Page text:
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The 3 types of melon consumers

Wed, Apr 14th, 2021, created by Ariana Torres

The average American eats almost 9 pounds of cantaloupe and 2 pounds of honeydew each year (Agricultural Marketing Resource Center, 2018). An increased melon consumption is mainly explained by consumer awareness of melon health benefits, year-round availability, creative marketing strategies, and improved cultivars. To address these economic opportunities, retailers, growers, and other industry stakeholders should have a clear understanding of the different market segments of melon consumers, and how individuals in these segments value diverse attributes of melons. This information can help industry stakeholders introduce new cultivars, increase melon sales and consumption, and convey key attributes and benefits to consumers.

This publication uses data from a study published by researchers from Purdue University and Michigan State University titled Characterizing the U.S. Melon Market (Torres et al., 2020). Using a cluster analysis, the study reported on 3 melon consumer segments and profiled those groups to help academics, farmers, and retailers better serve consumers.

The 3 segments of melon consumers

Americans can be comprised in 3 clusters (market segments) of melon consumers. Cluster 1 (“Local Melon Lovers”) comprised 34.6% of the sample (N=595), while Cluster 2 (“Ripe-For-The-Picking”) included 44.7% of the sample (N=354), and Cluster 3 (“Convenient shoppers”) composed 20.6% of the sample (N=769). Figure 1 illustrates the distribution of the clusters based on their consumer profile. As seen in Figure 1, the largest cluster corresponds to the “Ripe-For-The-Picking” type of consumer, followed by “Local Melon Lovers”, and lastly by “Convenient shoppers”.

Figure 1. Ripe-For-The-Picking composes the largest segment of melon consumers.

The most significant demographic variables, or those which contributed most to the differences between clusters, are listed in Figure 2. Variables like gender, number of children in the household, race, living area, and distance traveled were important in describing the differences between clusters.

Figure 2. Local Melon Lovers Tend to Be Male, Have More Children, Be Minority, and Live in Metro Areas.

Consumers in the Local Melon Lovers cluster had a lower percentage of women and Caucasian shoppers, a greater number of children, and tended to live in metropolitan areas. Consumers in Cluster 2 and 3 (Ripe-For-The-Picking and Convenient Shoppers) had very similar demographic variables: having the same amount of female participation, a greater proportion of white/Caucasian people in each cluster, fewer children, and traveled shorter distances than consumers in Cluster 1. Understanding these differences helps practitioners find the type of consumer who might belong to each group, and then target them with appropriate marketing messages.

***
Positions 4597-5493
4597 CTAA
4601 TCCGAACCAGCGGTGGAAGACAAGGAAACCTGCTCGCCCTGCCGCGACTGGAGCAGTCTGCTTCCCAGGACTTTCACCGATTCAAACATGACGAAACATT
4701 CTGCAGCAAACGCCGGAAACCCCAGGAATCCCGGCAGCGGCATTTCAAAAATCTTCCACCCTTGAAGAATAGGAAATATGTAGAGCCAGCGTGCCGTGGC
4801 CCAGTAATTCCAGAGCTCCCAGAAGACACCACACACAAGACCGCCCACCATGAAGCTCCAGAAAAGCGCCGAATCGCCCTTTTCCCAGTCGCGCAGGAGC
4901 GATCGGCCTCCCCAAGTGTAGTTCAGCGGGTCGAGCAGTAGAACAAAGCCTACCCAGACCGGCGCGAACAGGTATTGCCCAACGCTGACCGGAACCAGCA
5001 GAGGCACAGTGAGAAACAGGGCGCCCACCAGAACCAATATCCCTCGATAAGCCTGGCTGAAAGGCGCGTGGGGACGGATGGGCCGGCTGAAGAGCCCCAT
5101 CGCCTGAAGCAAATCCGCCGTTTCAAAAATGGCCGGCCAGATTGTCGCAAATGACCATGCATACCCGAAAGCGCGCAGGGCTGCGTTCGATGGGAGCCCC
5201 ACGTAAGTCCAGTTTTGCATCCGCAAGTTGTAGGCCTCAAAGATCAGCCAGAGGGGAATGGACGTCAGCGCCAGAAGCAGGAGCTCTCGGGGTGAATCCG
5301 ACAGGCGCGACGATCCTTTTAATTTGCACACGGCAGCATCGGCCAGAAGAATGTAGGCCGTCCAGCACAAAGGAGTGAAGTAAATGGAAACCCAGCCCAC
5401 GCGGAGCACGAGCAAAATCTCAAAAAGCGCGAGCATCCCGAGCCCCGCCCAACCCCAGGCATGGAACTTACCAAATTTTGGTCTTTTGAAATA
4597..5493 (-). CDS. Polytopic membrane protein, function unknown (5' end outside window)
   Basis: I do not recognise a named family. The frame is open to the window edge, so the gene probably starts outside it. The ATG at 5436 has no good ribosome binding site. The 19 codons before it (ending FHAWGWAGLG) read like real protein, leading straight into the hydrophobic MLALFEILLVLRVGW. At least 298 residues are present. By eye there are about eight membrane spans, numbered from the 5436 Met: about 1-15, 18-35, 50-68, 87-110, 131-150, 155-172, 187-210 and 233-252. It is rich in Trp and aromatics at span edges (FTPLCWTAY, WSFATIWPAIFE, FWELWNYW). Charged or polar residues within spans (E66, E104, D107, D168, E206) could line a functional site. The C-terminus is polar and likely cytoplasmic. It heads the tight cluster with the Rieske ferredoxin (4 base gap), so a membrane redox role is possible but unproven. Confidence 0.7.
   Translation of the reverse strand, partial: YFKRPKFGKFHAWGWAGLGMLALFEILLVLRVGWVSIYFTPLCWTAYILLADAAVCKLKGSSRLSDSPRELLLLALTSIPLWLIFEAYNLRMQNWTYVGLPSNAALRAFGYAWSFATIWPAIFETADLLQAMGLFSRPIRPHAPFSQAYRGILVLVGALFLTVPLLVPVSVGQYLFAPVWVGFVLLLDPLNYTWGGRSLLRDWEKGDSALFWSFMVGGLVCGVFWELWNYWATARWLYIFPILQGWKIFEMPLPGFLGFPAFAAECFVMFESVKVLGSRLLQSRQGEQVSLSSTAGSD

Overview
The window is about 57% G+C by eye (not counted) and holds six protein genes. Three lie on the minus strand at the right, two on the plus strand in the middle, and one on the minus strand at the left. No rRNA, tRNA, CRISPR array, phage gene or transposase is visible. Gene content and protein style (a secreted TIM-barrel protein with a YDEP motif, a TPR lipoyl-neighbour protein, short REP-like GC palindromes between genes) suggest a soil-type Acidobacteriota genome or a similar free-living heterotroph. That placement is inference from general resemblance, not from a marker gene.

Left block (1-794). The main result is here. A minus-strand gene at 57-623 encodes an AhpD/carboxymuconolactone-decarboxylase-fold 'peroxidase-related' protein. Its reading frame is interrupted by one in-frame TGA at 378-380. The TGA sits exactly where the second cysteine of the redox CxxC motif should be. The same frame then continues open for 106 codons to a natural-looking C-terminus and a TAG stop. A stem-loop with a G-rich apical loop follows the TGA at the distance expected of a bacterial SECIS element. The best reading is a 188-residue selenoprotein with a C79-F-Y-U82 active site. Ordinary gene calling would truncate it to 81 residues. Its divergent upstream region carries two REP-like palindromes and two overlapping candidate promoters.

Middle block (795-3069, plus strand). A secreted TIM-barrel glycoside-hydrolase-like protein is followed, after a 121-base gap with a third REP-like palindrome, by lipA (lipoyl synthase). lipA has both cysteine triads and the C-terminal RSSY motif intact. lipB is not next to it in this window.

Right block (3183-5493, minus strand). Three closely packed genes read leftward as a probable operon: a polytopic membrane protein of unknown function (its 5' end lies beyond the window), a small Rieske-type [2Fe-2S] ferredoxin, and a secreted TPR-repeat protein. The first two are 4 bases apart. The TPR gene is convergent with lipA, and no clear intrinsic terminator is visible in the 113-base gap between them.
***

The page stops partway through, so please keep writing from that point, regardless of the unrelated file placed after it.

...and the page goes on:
Americans were asked about the importance they give to melons on their diets, the knowledge they have about melons, and their valuation of local or imported melons. As illustrated in Figure 3, Local Melon Lovers rated highest in all the perception variables. For example, Local Melon Lovers stated they consider melons very important in their diets (80%), that they know a lot about melons (50%), and that they prefer local than regional melons (70%), and domestic more than imported melons (60%). On the other hand, Convenient Shoppers rated lowest in all perception variables, they also were the ones who reported knowing the least about melons and having low interest in local melons. Finally, Ripe-For-The-Picking consumers placed their beliefs in between Melon Lovers and Convenient Shoppers. For example, 60% of Ripe-For-The-Picking consumers believed melons are important for their diet, similarly, 40% believed local melons are better than regional melons and 30% believed that melons grown in the U.S are better than imported ones.

About the Author:

Ariana Torres

Assistant Professor, Purdue University

Ariana Torres is an Assistant Professor of Horticulture and Agricultural Economics. Her program focuses on the decision-making processes of specialty crop farmers, along with the use of digital marketing technologies among industry stakeholders. Her expertise includes the economic modeling of adoption of new technologies, the development of decision-making tools for specialty crop growers, and the economic impact of growers decision-making processes. Her research provides relevant research-based information to her extension program, Horticulture Business to provide trainings and publications to farmers, business owners, Extension personnel, and policymakers.

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